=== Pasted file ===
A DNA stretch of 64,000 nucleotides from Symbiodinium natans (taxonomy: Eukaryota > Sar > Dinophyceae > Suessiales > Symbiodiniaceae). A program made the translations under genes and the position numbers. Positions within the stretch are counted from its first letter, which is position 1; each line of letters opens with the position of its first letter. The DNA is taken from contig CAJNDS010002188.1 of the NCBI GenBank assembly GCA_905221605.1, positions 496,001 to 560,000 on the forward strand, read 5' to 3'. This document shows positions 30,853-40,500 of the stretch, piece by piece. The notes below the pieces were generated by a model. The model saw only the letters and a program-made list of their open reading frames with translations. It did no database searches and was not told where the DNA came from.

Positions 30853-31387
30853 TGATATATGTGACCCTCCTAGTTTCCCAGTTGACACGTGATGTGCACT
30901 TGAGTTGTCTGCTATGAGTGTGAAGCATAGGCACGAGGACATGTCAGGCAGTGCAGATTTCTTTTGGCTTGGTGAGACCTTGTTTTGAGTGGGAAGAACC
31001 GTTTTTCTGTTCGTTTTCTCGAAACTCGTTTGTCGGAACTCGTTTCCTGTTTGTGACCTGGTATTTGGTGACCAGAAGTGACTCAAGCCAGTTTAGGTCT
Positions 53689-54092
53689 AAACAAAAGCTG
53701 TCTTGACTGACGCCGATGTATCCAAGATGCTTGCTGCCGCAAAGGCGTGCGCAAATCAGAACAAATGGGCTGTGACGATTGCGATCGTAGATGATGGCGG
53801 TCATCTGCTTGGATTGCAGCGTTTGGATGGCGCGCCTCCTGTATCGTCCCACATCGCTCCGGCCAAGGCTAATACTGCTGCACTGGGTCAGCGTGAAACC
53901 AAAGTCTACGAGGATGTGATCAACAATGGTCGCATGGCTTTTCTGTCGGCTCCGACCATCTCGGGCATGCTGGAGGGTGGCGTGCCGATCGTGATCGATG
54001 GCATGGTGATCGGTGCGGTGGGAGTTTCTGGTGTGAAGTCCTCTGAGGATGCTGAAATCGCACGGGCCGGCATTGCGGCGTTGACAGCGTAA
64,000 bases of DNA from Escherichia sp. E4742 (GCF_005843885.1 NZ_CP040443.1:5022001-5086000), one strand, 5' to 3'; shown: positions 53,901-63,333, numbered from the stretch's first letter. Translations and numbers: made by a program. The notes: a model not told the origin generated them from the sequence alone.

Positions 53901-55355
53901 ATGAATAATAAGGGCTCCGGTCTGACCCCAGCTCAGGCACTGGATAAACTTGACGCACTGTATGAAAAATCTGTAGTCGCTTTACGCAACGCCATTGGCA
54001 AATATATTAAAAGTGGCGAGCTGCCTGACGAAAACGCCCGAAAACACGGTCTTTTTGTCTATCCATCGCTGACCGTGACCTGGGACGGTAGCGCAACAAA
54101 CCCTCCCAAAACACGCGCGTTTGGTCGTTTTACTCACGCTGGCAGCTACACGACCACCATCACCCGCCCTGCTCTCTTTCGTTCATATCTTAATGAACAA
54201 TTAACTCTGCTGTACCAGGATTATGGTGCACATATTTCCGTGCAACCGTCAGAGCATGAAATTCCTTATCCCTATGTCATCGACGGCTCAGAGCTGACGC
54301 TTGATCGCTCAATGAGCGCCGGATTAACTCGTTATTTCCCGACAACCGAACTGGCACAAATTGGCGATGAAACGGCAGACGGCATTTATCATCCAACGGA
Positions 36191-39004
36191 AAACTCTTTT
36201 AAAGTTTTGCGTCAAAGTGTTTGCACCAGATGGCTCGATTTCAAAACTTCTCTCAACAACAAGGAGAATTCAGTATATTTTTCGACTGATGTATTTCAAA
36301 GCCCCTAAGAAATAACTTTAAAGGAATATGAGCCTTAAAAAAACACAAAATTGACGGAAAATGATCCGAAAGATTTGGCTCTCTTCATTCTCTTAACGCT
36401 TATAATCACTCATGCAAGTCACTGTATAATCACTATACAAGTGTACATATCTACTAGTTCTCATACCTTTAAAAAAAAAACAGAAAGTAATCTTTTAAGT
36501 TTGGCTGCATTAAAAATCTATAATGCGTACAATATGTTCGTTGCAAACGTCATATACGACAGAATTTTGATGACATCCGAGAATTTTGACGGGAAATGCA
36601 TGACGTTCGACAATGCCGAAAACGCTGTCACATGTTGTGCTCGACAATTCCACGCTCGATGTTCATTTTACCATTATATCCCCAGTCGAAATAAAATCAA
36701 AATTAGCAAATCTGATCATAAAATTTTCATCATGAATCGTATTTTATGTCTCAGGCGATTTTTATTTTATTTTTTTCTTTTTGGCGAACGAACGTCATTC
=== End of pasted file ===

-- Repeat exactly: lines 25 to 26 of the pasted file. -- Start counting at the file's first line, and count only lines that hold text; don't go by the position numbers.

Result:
36601 TGACGTTCGACAATGCCGAAAACGCTGTCACATGTTGTGCTCGACAATTCCACGCTCGATGTTCATTTTACCATTATATCCCCAGTCGAAATAAAATCAA
36701 AATTAGCAAATCTGATCATAAAATTTTCATCATGAATCGTATTTTATGTCTCAGGCGATTTTTATTTTATTTTTTTCTTTTTGGCGAACGAACGTCATTC